Rex Tillerson may not be popular – but he could be the moderate voice that the Donald Trump administration needs

Restoring the State department’s morale and sense of purpose is Tillerson’s first task. However, a second and far more important one is to ensure his own and State’s clout within the administration, at a moment when conventional diplomacy seems anathema to the new president

Rupert Cornwell
Saturday 04 February 2017 11:41
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Will the new Secretary of State emerge as a policy shaper and a Trump-tamer, or merely act as pooper-scooper for the diplomatic messes the 45th president leaves blithely in his wake?
Will the new Secretary of State emerge as a policy shaper and a Trump-tamer, or merely act as pooper-scooper for the diplomatic messes the 45th president leaves blithely in his wake?

“Hi, I’m the new guy,” said the newly installed American official who will be the country’s face to the outside world, as he greeted his new staff one morning last week. What he didn’t add was that he also may well be taking on the toughest job in town.

Even the Senate confirmation of Rex Tillerson as Secretary of State was messy. Personally I found Tillerson one of the more reassuring Trump appointments. Sure, he had no conventional diplomatic experience. But for the last 10 years he has run ExxonMobil, the West’s largest oil company, often described as “a state within the state” that operated on six continents, and dealt on a daily basis with government and business leaders around the world. As a qualification for high level diplomacy, that isn’t bad.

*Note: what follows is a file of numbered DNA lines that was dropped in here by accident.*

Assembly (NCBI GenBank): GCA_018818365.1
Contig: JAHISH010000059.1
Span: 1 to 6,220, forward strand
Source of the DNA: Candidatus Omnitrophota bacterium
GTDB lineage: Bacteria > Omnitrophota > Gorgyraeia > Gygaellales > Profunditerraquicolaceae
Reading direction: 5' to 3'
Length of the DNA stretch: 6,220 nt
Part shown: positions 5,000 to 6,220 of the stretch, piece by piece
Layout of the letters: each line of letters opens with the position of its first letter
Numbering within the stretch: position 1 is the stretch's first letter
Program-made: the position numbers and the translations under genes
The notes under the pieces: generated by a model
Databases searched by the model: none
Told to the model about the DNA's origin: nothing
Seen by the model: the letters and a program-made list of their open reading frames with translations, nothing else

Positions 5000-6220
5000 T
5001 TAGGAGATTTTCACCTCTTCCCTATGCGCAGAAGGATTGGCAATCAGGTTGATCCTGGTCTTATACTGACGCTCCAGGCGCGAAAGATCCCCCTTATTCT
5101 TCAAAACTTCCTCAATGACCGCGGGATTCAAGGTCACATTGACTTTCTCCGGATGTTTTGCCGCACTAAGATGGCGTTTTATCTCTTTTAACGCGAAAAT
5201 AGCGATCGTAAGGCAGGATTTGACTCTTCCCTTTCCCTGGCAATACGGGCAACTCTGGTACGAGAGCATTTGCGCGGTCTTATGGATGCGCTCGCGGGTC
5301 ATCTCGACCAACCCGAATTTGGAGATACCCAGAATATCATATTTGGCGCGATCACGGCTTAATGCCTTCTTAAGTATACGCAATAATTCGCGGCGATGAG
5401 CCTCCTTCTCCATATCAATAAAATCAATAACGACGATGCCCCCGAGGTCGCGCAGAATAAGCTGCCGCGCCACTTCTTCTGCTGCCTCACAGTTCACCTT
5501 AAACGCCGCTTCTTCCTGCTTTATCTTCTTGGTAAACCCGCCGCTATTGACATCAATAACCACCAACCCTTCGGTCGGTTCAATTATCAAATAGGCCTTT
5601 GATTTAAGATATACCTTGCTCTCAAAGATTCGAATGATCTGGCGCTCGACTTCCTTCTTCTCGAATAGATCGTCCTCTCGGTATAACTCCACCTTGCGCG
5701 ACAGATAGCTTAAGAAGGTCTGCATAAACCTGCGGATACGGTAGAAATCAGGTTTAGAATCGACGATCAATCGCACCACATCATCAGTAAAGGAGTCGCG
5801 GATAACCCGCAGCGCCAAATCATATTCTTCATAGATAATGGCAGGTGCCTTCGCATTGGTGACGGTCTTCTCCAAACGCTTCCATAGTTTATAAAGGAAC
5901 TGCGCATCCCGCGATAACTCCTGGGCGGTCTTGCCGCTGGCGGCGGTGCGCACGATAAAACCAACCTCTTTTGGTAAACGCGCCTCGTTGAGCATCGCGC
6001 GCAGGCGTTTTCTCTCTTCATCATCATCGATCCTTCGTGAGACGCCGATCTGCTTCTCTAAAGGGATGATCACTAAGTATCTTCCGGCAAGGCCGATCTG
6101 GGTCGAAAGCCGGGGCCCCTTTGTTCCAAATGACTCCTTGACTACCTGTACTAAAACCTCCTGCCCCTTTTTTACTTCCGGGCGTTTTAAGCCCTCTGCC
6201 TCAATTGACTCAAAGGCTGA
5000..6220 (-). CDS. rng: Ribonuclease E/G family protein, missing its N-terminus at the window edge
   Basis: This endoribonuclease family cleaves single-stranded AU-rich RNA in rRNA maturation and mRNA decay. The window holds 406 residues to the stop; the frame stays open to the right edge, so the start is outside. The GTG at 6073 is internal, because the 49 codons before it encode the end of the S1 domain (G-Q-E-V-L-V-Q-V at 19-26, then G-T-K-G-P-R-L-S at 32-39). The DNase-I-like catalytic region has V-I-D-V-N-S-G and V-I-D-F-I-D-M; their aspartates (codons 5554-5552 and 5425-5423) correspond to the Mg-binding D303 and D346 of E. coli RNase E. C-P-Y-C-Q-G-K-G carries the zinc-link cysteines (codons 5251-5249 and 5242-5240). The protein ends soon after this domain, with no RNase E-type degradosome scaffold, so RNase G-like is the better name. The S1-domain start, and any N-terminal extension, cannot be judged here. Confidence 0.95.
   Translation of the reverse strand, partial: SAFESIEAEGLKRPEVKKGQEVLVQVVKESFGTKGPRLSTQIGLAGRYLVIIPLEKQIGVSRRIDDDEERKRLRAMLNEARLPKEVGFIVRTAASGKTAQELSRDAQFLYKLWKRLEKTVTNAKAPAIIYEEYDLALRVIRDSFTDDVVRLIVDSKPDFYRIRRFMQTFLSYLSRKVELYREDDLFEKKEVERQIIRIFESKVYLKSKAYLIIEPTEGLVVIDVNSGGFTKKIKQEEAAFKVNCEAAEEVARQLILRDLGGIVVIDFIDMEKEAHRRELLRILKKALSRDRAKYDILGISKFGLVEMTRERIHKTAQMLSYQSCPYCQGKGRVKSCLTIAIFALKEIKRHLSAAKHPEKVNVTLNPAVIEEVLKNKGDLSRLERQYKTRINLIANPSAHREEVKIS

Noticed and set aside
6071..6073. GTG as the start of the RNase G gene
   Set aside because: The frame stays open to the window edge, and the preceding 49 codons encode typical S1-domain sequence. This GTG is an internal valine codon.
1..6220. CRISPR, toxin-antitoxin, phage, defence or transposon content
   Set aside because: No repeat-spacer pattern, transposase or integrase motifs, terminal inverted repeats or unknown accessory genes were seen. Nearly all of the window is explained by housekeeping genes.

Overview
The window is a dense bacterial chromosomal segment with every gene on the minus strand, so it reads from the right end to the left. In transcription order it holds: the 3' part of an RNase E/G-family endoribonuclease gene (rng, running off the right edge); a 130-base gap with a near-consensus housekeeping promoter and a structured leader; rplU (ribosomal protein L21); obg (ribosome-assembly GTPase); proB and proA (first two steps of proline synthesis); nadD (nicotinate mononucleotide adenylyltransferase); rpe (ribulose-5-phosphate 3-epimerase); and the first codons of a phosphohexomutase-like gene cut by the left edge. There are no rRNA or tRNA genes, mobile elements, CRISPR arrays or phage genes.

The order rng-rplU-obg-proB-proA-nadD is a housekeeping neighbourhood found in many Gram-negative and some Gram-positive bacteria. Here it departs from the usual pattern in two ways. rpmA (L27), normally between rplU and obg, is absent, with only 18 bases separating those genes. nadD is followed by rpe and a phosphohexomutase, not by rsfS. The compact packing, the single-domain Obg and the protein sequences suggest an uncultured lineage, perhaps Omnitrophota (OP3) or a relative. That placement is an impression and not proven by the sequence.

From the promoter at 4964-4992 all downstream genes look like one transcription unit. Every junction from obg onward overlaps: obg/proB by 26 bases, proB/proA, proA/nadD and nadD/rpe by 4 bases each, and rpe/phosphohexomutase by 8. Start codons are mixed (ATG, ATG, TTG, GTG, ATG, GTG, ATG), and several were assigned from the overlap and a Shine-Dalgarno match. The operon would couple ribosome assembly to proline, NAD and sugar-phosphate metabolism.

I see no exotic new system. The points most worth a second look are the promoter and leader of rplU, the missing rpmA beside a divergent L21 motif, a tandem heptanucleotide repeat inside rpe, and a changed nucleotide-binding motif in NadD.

Yes, his past cosiness with the Putin regime in Russia was worrying. But another business leader, George Shultz under Ronald Reagan, had been a pretty competent Secretary of State. Tillerson had the stuff to do the same. And I know these things shouldn’t matter, but he looks like a Secretary of State too.

Nonetheless the Senate only approved him by 56 votes to 43, virtually along party lines. It was the narrowest passage of any Secretary of State in modern times – even Condoleezza Rice won 85 “Yes” votes in 2005, at the height of the unpopularity of the Iraq war of which she had been one of the architects.